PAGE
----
Data Protection Officer, DPO, GDPR, General Data Protection Rules
Let’s start with the duties of a data protection officer:
- to inform and give professional advice,
- to control compliance with the Regulation and internal policies (including the audit),
- to enhance the data protection consciousness of the personnel and to provide related training,
- to help and track data protection impact assessment,
- to cooperate with the authorities.
The question can be asked: who must employ data protection officer, since although the application area of GDPR is wide, the appointment of a DPO is driven by criteria that require mandatory assignment, otherwise it becomes voluntary.
Three specific cases applicable both to data controller and data processor:
- when data processing is performed by an Authority or a body performing public tasks,
- when the organisation performs regular and systematic monitoring of the data subjects on a large scale,
- when the organisation performs processing on a large scale of special personal data.
It is important that if appointment is not mandatory, it must be documented as an output of a sort of internal analysis.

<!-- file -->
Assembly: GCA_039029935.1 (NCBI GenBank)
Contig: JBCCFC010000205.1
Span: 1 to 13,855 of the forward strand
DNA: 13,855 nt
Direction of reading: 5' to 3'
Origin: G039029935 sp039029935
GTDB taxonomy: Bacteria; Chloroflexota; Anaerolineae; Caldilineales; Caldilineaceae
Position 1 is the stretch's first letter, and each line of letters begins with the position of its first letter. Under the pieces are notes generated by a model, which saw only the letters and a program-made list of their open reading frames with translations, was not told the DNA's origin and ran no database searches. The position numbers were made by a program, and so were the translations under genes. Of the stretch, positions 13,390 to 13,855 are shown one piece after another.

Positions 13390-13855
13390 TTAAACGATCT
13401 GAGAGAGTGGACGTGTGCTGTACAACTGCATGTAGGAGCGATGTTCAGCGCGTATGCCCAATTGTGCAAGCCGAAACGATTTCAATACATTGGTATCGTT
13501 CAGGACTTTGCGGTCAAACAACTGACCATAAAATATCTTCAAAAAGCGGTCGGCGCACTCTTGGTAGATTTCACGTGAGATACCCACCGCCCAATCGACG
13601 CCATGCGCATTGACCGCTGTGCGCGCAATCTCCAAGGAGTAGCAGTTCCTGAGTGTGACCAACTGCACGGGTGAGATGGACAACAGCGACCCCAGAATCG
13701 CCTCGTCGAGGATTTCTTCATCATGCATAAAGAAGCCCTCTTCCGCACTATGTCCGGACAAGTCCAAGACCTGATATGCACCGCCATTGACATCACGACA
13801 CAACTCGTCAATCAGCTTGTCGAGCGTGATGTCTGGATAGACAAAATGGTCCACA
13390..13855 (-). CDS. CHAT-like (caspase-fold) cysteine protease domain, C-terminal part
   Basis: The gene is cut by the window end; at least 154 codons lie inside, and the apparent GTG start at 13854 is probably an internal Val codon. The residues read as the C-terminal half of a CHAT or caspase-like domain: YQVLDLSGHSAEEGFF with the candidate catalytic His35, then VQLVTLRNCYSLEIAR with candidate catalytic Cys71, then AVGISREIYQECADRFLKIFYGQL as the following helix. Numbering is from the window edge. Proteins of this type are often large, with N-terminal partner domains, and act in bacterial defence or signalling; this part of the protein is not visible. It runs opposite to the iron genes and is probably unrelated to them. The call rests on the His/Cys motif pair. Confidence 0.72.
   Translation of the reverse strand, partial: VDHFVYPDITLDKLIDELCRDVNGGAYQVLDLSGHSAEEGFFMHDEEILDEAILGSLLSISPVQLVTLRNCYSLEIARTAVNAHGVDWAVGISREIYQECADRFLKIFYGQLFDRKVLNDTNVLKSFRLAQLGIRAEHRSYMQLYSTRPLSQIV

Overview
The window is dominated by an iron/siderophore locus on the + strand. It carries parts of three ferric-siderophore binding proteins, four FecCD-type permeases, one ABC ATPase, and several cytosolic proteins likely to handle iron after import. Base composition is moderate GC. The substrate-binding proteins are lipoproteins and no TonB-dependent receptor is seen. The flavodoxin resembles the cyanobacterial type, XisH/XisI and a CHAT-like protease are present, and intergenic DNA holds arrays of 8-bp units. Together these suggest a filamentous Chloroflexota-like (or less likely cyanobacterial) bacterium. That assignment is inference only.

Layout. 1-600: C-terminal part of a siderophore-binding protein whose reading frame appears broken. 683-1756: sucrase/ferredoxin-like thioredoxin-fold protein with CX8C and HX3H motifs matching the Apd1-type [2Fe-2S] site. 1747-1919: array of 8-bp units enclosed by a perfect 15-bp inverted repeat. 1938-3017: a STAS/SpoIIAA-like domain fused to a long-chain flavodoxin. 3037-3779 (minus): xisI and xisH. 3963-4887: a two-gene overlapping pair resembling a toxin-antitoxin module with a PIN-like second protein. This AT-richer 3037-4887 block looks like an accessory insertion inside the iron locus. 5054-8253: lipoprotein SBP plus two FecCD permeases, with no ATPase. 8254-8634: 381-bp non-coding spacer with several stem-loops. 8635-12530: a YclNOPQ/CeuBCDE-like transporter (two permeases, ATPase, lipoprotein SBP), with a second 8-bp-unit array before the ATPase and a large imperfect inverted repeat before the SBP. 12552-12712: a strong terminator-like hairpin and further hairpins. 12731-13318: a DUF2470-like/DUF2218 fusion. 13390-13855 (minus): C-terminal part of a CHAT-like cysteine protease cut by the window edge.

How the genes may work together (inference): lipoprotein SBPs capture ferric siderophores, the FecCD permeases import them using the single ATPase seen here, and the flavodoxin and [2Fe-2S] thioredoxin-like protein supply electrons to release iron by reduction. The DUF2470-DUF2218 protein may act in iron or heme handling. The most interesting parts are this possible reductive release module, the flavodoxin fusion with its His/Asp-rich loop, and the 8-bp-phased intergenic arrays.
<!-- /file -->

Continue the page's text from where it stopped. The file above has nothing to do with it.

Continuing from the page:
Organisations or a group of organisations may assign a joint DPO, but it is better when each organisation has a dedicated person possessing the necessary information at local level too and if required can be involved in the performance of the tasks.
We, at Process Solutions have already assigned our DPO who can be contacted by our staff members and clients with trust when they have data protection relevant questions.
Thus we can declare that the DPO is a primary point of contact for the data subjects, the clients and the authorities, who can directly be contacted with complaints or in connection with an incident.
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